Eliza Riley returns from her Belgium/Netherlands mission

Libby McSheehy, Special to The Log
Eliza Riley dedicated 18 months to missionary work in Belgium and Netherlands mission.

Eliza Riley, currently a Niceville resident, was born in St. Louis, Mo., but moved many times as the daughter of a military family. She has always been a little missionary in her service to others and talking to others about the Gospel of Jesus Christ, but it wasn’t until her freshman year of college that she decided a full time mission was for her.

Her brother was just transferring back to the states early from his mission in the Ukraine because of unrest there and her twin was about to get her call to the Kosovo/Albania Mission. At home she has a younger sister Rachel, 17, and a brother Josh, 14. After making this decision she put school, work and social life on hold to dedicate the next 18 months to serving in the Belgium/Netherlands Mission.

To earn money for her mission while in high school and college, she worked as a violin teacher, for Bubba Gump Shrimp Company and as a Candymaker. At BYU she worked part time as well.

One of her most memorable experiences while on her mission was while living in the small village of Turnhout, Belgium. One day she received an email from a young Belgian mother via her mom’s email. The young mother explained that she was happily married with three children, had grown up in a non-religious home but was open to the idea of God and asked for a Book of Mormon. At first Sister Riley was skeptical of the situation. For instance, she wondered how this lady had gotten her mom’s email address. But soon they met and Eliza’s many questions were answered. It turns out this lady had seen them in the supermarket and recognized their name tags from the You Tube series about a Latter-day Saint family in Idaho and after googling “Turnhout” and “Boek van Mormon" found Eliza’s blog and her mother’s email address.

Eliza remembers going to Mevrouw Van Houten’s cozy condo house where children’s crafts and photos plastered the walls, sharing her beliefs about a loving Heavenly Father with a plan for families and listening to her open up about overcoming struggles with the help of a Higher Power. When we knock, it shall be opened unto us ( Matt. 7:7) Or in this case, if we email, it will be answered. To this day they remain dear friends and communicate on Facebook almost daily and even Skype occasionally.

Eliza shares these words: Living overseas as a child instilled in me an appreciation for other cultures and returning 10 years later to Western Europe for volunteer work in Belgium and the Netherlands opened my eyes and mind yet wider and my heart was filled with a genuine love for new people and each of their unique stories. Despite being a young Christian American in majority atheist countries, I embraced the culture, mastered the Dutch language and forged incredible friendships with people from all walks of life.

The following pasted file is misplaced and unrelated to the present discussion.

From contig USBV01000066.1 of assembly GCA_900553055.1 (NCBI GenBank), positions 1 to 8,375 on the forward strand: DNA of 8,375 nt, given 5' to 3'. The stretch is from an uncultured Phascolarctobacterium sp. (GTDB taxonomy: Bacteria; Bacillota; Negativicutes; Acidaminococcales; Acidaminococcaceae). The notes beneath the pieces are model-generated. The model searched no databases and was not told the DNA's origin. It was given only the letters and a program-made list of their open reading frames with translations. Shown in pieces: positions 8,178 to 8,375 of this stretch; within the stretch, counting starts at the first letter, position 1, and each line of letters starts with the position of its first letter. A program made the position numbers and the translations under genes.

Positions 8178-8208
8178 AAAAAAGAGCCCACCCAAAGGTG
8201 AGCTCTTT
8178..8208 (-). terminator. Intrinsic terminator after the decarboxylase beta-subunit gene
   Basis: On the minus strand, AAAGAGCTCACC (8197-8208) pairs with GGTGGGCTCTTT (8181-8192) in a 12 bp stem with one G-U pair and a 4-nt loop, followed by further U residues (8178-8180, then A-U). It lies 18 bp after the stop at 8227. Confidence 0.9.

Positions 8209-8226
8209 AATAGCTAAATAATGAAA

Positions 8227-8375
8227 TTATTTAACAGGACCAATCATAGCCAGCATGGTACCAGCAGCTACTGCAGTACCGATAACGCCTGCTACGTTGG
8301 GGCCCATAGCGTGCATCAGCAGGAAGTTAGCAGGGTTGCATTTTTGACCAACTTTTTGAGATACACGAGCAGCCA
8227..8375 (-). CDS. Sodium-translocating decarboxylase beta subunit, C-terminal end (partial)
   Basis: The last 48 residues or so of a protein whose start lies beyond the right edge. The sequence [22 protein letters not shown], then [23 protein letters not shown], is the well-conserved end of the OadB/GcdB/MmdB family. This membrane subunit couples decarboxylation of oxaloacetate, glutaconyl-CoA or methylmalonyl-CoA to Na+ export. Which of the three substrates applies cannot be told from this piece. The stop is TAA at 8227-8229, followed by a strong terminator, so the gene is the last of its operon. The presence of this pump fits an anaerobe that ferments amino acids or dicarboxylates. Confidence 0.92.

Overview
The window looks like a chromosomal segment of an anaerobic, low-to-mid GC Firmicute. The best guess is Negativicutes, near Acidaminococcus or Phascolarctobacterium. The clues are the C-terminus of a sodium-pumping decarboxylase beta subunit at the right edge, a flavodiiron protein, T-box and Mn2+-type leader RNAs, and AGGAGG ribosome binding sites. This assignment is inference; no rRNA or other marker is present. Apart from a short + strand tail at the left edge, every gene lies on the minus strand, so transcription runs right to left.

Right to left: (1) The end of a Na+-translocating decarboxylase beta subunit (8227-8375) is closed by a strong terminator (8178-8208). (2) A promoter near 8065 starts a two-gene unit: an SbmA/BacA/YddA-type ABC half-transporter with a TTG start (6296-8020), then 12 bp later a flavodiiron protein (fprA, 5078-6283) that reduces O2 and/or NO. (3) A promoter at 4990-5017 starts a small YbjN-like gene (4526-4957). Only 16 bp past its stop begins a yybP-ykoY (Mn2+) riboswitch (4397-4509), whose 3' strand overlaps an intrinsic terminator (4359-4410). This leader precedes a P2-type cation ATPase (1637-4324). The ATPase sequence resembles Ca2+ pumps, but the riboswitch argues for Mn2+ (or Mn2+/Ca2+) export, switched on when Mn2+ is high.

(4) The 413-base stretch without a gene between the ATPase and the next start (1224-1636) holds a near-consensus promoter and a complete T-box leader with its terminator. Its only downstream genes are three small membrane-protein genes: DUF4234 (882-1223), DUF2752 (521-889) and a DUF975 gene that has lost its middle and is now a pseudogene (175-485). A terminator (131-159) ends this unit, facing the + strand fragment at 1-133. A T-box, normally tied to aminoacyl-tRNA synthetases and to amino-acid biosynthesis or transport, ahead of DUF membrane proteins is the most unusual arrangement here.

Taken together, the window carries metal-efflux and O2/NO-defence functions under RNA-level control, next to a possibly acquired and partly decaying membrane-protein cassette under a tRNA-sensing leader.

Some of my new friends include the Muslim Somalian refugee and the intellectual atheist Dutch philosophy student who remain my friends to this day. When I meet someone new, I try to build on common ground, emphasizing the similarities we share. I am convinced that I can find common ground with anyone, bonding over a dedication to family, drive for personal success, or the longing for a more peaceful world. My experiences have taught me to keep my mind open and my feet in others’ shoes and to humbly embrace being a guest in new cultures.

Most importantly, I have seen that underneath our stereotypes and facades and labels and differing holiday traditions and languages and “silverware” methods we’re not so different. As children of Heavenly Father we are brothers and sisters who seek acceptance, thrive on love and validation and long to feel understood. Since the recent terrorist attacks and the involvement of “my” Belgium I have been very worried about my friends back there. Having walked and biked the streets of Gent and Turnhout (so near to Brussels) for nearly eight months my heart and prayers go out to this beloved country on a very personal level.

These events are of such importance and interest to me for they affect the people in Belgium that I have befriended and grown to know and love. In conclusion I would like to share that a mission in which you serve others full time is the best, most worthwhile and satisfying adventure you can have in your life.